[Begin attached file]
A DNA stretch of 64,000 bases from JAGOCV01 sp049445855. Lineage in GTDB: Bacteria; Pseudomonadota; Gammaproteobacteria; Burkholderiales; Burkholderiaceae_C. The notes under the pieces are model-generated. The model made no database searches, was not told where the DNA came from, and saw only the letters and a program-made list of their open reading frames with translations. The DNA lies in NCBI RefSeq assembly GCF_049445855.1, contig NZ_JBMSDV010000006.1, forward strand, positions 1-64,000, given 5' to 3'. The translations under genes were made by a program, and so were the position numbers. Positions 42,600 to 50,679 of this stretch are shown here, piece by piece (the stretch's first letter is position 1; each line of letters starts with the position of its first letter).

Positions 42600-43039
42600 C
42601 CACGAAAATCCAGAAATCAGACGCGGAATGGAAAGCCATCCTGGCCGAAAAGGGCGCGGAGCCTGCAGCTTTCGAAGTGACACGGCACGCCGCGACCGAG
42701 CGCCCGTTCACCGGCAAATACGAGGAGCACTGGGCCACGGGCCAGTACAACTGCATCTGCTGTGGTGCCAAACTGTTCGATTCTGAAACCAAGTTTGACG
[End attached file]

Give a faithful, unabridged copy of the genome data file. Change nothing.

A DNA stretch of 64,000 bases from JAGOCV01 sp049445855. Lineage in GTDB: Bacteria; Pseudomonadota; Gammaproteobacteria; Burkholderiales; Burkholderiaceae_C. The notes under the pieces are model-generated. The model made no database searches, was not told where the DNA came from, and saw only the letters and a program-made list of their open reading frames with translations. The DNA lies in NCBI RefSeq assembly GCF_049445855.1, contig NZ_JBMSDV010000006.1, forward strand, positions 1-64,000, given 5' to 3'. The translations under genes were made by a program, and so were the position numbers. Positions 42,600 to 50,679 of this stretch are shown here, piece by piece (the stretch's first letter is position 1; each line of letters starts with the position of its first letter).

Positions 42600-43039
42600 C
42601 CACGAAAATCCAGAAATCAGACGCGGAATGGAAAGCCATCCTGGCCGAAAAGGGCGCGGAGCCTGCAGCTTTCGAAGTGACACGGCACGCCGCGACCGAG
42701 CGCCCGTTCACCGGCAAATACGAGGAGCACTGGGCCACGGGCCAGTACAACTGCATCTGCTGTGGTGCCAAACTGTTCGATTCTGAAACCAAGTTTGACG